See the Top 10 of 1985
1986 was the year when "the future" was supposed to have arrived.
Fortunately, George Orwell's dark and dire prediction for two years
earlier hadn't come true. Instead of a dreary, mind-numbing existence
where "Big Brother is watching," we were smack-dab in the middle of a
flashy and often tacky decade where bigger was better (especially when
it came to hair) and style ruled over substance. Let me take you back...
Wham!, Falco, Bananarama and the Pet Shop Boys rule the charts,
along with Huey Lewis, Steve Winwood, Robert Palmer and Madonna. Don
Johnson gives us "Heartbeat," and the world is introduced to a young
lady named Whitney Houston who will soon declare herself "bigger than
The Chicago Bears dance the Super Bowl Shuffle in possibly the worst
music video ever made, then trample all over the upstart New England
Patriots. The Mets beat the Red Sox in the World Series. And before
anyone had heard of Lance Armstrong, Greg LeMond becomes the first
American to win a Tour de France.
Budding investigative journalist Geraldo Rivera discovers the secret
vault of Al Capone and opens it on live TV only to discover a single
bottle of moonshine.
The nation suffers a heartbreaking tragedy when the space shuttle
Challenger explodes just after take-off, killing all seven people on
board including teacher Christa McAuliffe. The Soviets manage to
successfully launch MIR, but then suffer their own disaster back on
earth when fire erupts at the Chernobyl nuclear plant, killing dozens
and turning parts of the Ukraine into a poisonous wasteland. On the
political front, Ronald Reagan is in the White House still talking
tough about the "evil" Soviet empire, while members of his
administration are secretly selling weapons to Iran to fund the Contras.
'86 is as opulent and cheesy as you get and the movies reflect it.
The crew of the Enterprise saves the whales and the world in Star
Trek IV; Jason Gedrick blows up the Middle East with a single jet
in Iron Eagle; Rutger Hauer scares the crap out of us in The
Hitcher; Howard the Duck is perhaps the worst film ever
made; and Arnold Schwarzenegger battles Sylvester Stallone for the
unofficial title of most muscle-bound action star.
But the year's movies are not all about muscles and puppets. Here
are my picks for the best of '86.
1. Top Gun
Director: Tony Scott
Stars: Tom Cruise, Anthony Edwards, Kelly McGillis, Val Kilmer,
Why a fave? The first (and still one of the best) movies of its
genre, the military action/adventure, or as I like to call it, the "war
movie when there isn't a war." There's something for everyone to enjoy:
fighter jets for the guys and that volleyball scene for the ladies.
C'mon, admit it... you and your friends went around calling each other
Maverick and Ice Man.
Director: James Cameron
Stars: Sigourney Weaver, Michael Biehn, Lance Henriksen, Bill
Why a fave? One of the first movies I remember where the sequel
was better than the original. What could be scarier than a monstrous
alien with acid for blood? Hundreds of them. Now send in some kick-ass
Marines of the future to fight the aliens and you have a movie. Great
story, great special effects (for the first time) and solid acting.
Color of Money
Director: Martin Scorsese
Stars: Paul Newman, Tom Cruise, Mary Elizabeth Mastrantonio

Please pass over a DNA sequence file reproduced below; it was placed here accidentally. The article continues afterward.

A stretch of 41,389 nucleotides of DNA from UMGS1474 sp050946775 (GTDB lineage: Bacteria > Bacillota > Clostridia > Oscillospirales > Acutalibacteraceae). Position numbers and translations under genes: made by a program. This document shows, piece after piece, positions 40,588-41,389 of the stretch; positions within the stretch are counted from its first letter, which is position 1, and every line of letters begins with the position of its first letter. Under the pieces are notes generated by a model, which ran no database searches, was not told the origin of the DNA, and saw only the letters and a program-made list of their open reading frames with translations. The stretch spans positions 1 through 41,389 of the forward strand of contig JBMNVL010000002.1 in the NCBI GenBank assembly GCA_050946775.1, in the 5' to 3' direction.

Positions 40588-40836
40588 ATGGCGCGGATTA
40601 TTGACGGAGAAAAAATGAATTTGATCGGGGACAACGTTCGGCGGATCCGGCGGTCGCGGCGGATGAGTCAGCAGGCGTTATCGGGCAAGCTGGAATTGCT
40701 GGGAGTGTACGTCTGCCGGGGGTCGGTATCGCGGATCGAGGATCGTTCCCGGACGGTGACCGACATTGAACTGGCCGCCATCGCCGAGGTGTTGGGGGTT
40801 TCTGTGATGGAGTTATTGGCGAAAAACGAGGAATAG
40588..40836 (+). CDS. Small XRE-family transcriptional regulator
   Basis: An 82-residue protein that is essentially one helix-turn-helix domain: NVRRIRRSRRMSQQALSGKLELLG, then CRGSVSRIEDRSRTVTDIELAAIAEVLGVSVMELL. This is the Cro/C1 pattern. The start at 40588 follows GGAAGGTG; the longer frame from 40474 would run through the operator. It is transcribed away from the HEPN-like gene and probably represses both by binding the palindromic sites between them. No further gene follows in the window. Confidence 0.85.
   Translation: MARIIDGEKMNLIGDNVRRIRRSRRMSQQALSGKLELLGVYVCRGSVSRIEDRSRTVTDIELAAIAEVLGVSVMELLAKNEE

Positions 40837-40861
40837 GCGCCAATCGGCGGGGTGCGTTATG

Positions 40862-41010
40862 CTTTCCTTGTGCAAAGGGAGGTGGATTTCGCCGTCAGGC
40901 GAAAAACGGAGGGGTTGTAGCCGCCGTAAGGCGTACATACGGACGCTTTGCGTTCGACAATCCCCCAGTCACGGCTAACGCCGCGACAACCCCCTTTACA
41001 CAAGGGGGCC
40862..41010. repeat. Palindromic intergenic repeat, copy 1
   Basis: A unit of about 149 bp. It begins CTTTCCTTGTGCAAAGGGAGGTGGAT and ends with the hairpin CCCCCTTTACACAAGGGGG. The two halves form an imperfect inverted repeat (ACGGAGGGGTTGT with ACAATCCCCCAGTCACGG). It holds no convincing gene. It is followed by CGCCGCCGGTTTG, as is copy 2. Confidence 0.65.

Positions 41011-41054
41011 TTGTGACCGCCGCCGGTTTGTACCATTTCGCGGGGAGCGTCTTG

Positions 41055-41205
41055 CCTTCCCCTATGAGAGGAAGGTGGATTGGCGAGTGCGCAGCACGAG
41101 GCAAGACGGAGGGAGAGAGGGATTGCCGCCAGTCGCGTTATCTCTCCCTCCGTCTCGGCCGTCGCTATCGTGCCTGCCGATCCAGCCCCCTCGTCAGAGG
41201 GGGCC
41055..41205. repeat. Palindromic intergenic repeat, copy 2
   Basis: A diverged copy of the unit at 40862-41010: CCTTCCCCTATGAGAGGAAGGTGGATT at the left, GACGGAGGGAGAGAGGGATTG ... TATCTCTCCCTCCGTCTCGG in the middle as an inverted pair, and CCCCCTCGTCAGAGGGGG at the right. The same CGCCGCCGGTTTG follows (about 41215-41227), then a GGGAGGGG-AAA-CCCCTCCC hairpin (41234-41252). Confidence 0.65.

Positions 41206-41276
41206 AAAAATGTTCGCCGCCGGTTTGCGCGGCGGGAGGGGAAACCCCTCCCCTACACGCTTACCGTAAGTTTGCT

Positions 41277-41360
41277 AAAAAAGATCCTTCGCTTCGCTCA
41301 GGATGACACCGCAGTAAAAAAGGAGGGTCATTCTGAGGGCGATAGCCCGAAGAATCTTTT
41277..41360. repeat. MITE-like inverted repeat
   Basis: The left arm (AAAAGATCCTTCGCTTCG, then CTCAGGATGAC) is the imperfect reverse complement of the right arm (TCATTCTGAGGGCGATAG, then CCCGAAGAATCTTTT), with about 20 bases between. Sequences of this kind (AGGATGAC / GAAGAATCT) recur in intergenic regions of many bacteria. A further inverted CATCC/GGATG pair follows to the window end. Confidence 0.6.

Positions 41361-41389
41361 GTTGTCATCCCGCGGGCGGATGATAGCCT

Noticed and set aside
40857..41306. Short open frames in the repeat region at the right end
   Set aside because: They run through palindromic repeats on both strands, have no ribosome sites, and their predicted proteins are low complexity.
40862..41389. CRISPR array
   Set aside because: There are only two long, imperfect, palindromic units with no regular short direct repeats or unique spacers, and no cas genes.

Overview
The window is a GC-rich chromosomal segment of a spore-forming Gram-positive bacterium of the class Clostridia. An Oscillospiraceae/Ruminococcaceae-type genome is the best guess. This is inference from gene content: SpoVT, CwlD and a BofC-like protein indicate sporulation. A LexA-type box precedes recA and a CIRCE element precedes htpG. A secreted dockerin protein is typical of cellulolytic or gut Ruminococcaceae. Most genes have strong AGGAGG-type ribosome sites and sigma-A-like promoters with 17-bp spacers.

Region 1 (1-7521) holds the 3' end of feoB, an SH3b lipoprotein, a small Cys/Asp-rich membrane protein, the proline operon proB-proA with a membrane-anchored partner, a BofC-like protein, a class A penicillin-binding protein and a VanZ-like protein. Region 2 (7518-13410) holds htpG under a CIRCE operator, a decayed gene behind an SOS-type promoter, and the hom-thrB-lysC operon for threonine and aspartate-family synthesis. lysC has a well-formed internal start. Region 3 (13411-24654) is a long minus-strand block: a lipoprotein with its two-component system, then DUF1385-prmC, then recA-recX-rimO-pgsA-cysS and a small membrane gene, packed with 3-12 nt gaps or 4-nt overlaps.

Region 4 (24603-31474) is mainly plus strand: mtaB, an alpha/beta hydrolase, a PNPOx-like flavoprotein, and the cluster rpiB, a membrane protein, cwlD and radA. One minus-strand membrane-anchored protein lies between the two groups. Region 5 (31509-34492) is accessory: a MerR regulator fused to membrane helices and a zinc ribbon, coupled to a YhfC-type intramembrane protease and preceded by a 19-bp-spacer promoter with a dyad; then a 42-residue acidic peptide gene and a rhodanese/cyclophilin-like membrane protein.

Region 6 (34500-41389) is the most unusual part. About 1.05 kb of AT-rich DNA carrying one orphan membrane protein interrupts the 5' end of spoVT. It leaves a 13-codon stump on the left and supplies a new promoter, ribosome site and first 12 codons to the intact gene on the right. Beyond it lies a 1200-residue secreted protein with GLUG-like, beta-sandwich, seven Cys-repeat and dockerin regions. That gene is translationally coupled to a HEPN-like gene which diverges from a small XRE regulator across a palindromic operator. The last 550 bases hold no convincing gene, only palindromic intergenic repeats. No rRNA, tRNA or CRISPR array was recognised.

Why a fave? Paul Newman reprises the character of Fast Eddie
Felson, one of the roles that made him a star. Despite the fact that I
think he's a lunatic now, Tom Cruise was brilliant as the arrogant and
hyper Vincent, who becomes Eddie's pool protege.
Director: David Anspaugh
Stars: Gene Hackman, Dennis Hopper, Barbara Hershey
Why a fave? The story's a little cheesy and predictable, but the
performances are top-notch. I still get chills when Dennis Hopper's
character has to take over coaching and calls the play that wins the
Bueller's Day Off
Director: John Hughes
Stars: Matthew Broderick, Alan Ruck, Mia Sara, Jeffrey Jones,
Why a fave? Ferris Bueller: every teenage girl wanted him; every
teenage boy wanted to be him. This movie and War Games
launched Matthew Broderick's career into the stratosphere, but whatever
happened to Mia Sara, anyone know?
Director: Oliver Stone
Stars: Charlie Sheen, Willem Dafoe, Tom Berenger
Why a fave? The dirty little secret that was the Vietnam War was
out of the bag. Among the first movies to expose the darker sides of
war that few talked about, from fragging to other atrocities by U.S.
Director: Alex Cox
Stars: Gary Oldman, Chloe Webb
Why a fave? One of Gary Oldman's first and best films about
British punk rocker Sid Vicious. Chloe Webb was great too, but I admit
I got sick of her whining.
Director: Clint Eastwood
Stars: Clint Eastwood, Marsha Mason, Mario Van Peebles
Why a fave? Okay, I know some of you might disagree with me on
this, but I LOVED this movie. Eastwood is terrific in front of
and behind the camera. Mario Van Peebles is in his most comfortable
role. Probably the only movie ever made about the invasion of Grenada.
Director: Rob Reiner
Stars: Wil Wheaton, River Phoenix, Corey Feldman, Jerry
O'Connell, Kiefer Sutherland
Why a fave? You are not allowed to not like this movie.
Seriously, I think it's a law or something. A touching, poignant and
endearing coming of age film from a short story written by, of all
people, Stephen King (NOT known for touching, poignant and endearing
Director: Russell Mulcahy
Stars: Christopher Lambert, Sean Connery, Roxanne Hart, Clancy
Why a fave? I'm not much of a Christopher Lambert fan, but he
was fine as the tortured and brooding Connor MacLeod. Clancy Brown is
one of my favorite "that guy" actors: you don't know his name, but when
you see him you say, "oh yeah, THAT GUY." He has my favorite line from
the film: "I have something to say. It's better to burn out than to
See the Top 10 of 1985
Ethan Morris: "Not always right, but never in doubt."